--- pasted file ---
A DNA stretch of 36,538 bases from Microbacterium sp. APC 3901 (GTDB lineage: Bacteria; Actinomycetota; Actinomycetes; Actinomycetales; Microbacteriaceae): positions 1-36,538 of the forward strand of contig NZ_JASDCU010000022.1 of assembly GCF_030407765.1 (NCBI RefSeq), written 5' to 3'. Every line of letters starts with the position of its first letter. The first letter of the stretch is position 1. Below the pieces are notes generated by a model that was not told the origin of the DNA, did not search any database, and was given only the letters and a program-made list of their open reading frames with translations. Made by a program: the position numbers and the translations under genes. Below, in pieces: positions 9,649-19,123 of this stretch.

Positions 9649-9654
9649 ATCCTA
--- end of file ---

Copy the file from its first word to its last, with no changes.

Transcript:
A DNA stretch of 36,538 bases from Microbacterium sp. APC 3901 (GTDB lineage: Bacteria; Actinomycetota; Actinomycetes; Actinomycetales; Microbacteriaceae): positions 1-36,538 of the forward strand of contig NZ_JASDCU010000022.1 of assembly GCF_030407765.1 (NCBI RefSeq), written 5' to 3'. Every line of letters starts with the position of its first letter. The first letter of the stretch is position 1. Below the pieces are notes generated by a model that was not told the origin of the DNA, did not search any database, and was given only the letters and a program-made list of their open reading frames with translations. Made by a program: the position numbers and the translations under genes. Below, in pieces: positions 9,649-19,123 of this stretch.

Positions 9649-9654
9649 ATCCTA